We conducted surveys of breeding pairs of the endemic and globally “Near Threatened” Striated Caracara (Phalcoboenus australis) on 79 outer islands in the Falklands archipelago (Islas Malvinas) during the austral-summer breeding seasons of 2013–2014 and 2014–2015. A total of 354 breeding pairs (defined as pairs with evidence of egg-laying), or an archipelago-wide adult breeding population of at least 0.05 birds/km2 was recorded. An additional 477 probable breeding pairs also were found. The distribution of breeding pairs remains similar to that found during surveys in the 1990s and 2000s. Grand Jason, Steeple Jason, New Island, Beauchêne Island, and Bird Island, the five islands with the highest numbers of breeding pairs, accounted for half of the total breeding population. “Vegetationally pristine” islands with dense areas of tussac grass (Poa flabellata) and high densities of small burrowing seabirds—namely Bird Island, Saddle Island, and Beauchêne Island—supported the highest densities of breeding pairs. Eighty percent of all pairs occurred on National Nature Reserves or on privately owned nature sanctuaries. Our surveys suggest that sustained protection of key breeding sites is critical for the long-term conservation of this species. We recommend that populations of Striated Caracaras at Tierra del Fuego also be surveyed and that the global population status of the species be reassessed.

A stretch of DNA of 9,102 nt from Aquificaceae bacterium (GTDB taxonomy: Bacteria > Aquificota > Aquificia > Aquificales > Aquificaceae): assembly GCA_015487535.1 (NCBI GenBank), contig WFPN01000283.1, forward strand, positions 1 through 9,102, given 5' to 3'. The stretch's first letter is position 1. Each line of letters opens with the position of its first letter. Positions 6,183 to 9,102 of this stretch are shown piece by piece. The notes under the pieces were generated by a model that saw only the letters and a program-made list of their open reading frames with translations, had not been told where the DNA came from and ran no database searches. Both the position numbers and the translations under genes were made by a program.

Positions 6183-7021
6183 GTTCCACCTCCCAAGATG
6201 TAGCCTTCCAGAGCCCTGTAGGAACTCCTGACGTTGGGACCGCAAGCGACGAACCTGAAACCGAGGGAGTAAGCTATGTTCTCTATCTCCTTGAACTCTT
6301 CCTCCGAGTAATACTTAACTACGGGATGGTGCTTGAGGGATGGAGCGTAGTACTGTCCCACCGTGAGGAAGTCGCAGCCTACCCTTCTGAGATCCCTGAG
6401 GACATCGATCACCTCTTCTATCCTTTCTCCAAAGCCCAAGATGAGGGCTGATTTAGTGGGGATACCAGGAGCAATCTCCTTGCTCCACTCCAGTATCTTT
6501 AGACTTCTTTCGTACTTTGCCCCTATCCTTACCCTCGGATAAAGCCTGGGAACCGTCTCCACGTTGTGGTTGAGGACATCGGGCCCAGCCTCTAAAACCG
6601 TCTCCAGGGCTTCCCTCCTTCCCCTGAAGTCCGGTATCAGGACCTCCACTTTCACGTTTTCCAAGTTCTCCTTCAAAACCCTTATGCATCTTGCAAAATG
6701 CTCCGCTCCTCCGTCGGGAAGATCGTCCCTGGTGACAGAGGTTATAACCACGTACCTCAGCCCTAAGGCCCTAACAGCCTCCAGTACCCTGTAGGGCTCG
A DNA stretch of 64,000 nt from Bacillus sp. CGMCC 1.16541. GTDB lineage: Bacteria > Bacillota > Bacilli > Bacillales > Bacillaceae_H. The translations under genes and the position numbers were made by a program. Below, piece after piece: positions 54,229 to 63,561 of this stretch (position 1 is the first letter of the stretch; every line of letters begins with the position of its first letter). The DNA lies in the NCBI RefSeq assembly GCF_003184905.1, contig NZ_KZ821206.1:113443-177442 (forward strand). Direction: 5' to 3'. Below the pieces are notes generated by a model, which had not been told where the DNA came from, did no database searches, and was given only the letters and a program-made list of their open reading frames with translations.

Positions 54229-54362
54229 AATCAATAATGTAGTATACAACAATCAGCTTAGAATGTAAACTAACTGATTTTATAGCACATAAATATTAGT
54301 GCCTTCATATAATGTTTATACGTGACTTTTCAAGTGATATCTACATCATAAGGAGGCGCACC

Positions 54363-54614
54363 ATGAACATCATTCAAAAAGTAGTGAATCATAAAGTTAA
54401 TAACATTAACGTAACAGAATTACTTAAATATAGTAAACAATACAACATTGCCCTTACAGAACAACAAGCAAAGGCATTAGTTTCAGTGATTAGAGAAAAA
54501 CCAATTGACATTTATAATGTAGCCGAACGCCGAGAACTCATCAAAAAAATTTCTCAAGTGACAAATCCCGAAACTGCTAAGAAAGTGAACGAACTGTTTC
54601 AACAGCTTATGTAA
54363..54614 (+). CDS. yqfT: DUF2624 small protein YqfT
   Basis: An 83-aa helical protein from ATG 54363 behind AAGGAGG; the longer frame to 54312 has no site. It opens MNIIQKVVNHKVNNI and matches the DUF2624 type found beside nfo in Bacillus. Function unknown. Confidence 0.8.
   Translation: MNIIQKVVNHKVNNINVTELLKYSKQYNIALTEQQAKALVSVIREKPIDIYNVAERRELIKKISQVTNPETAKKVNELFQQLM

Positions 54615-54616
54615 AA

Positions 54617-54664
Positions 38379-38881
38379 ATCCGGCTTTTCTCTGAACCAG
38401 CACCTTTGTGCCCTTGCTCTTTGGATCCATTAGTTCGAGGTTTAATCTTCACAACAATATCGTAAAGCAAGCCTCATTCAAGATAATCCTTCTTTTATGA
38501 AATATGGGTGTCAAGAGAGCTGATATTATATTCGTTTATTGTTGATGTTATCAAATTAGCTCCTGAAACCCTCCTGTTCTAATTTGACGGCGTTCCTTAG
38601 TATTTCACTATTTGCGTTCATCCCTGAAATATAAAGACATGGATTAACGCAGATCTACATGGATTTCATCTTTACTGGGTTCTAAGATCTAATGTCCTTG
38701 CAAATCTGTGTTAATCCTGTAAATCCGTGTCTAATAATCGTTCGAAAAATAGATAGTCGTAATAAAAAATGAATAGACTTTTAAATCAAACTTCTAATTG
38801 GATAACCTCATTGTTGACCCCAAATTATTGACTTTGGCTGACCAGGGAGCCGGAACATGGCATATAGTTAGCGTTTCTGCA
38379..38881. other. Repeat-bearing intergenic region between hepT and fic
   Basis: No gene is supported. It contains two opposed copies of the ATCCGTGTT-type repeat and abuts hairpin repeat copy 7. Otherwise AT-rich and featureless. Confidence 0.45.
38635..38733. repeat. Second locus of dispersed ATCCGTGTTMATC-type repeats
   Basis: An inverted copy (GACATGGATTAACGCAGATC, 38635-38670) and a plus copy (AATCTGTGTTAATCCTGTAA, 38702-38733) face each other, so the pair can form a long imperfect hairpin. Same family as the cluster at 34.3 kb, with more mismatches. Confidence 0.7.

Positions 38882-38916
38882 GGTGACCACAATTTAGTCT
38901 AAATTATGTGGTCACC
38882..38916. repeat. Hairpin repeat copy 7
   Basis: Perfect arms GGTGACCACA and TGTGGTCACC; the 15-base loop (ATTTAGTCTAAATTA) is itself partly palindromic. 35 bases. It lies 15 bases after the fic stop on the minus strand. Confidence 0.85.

You have requested a machine translation of selected content from our databases. This functionality is provided solely for your convenience and is in no way intended to replace human translation. Neither BioOne nor the owners and publishers of the content make, and they explicitly disclaim, any express or implied representations or warranties of any kind, including, without limitation, representations and warranties as to the functionality of the translation feature or the accuracy or completeness of the translations.
Translations are not retained in our system. Your use of this feature and the translations is subject to all use restrictions contained in the Terms and Conditions of Use of the BioOne website.
Vol. 52 • No. 3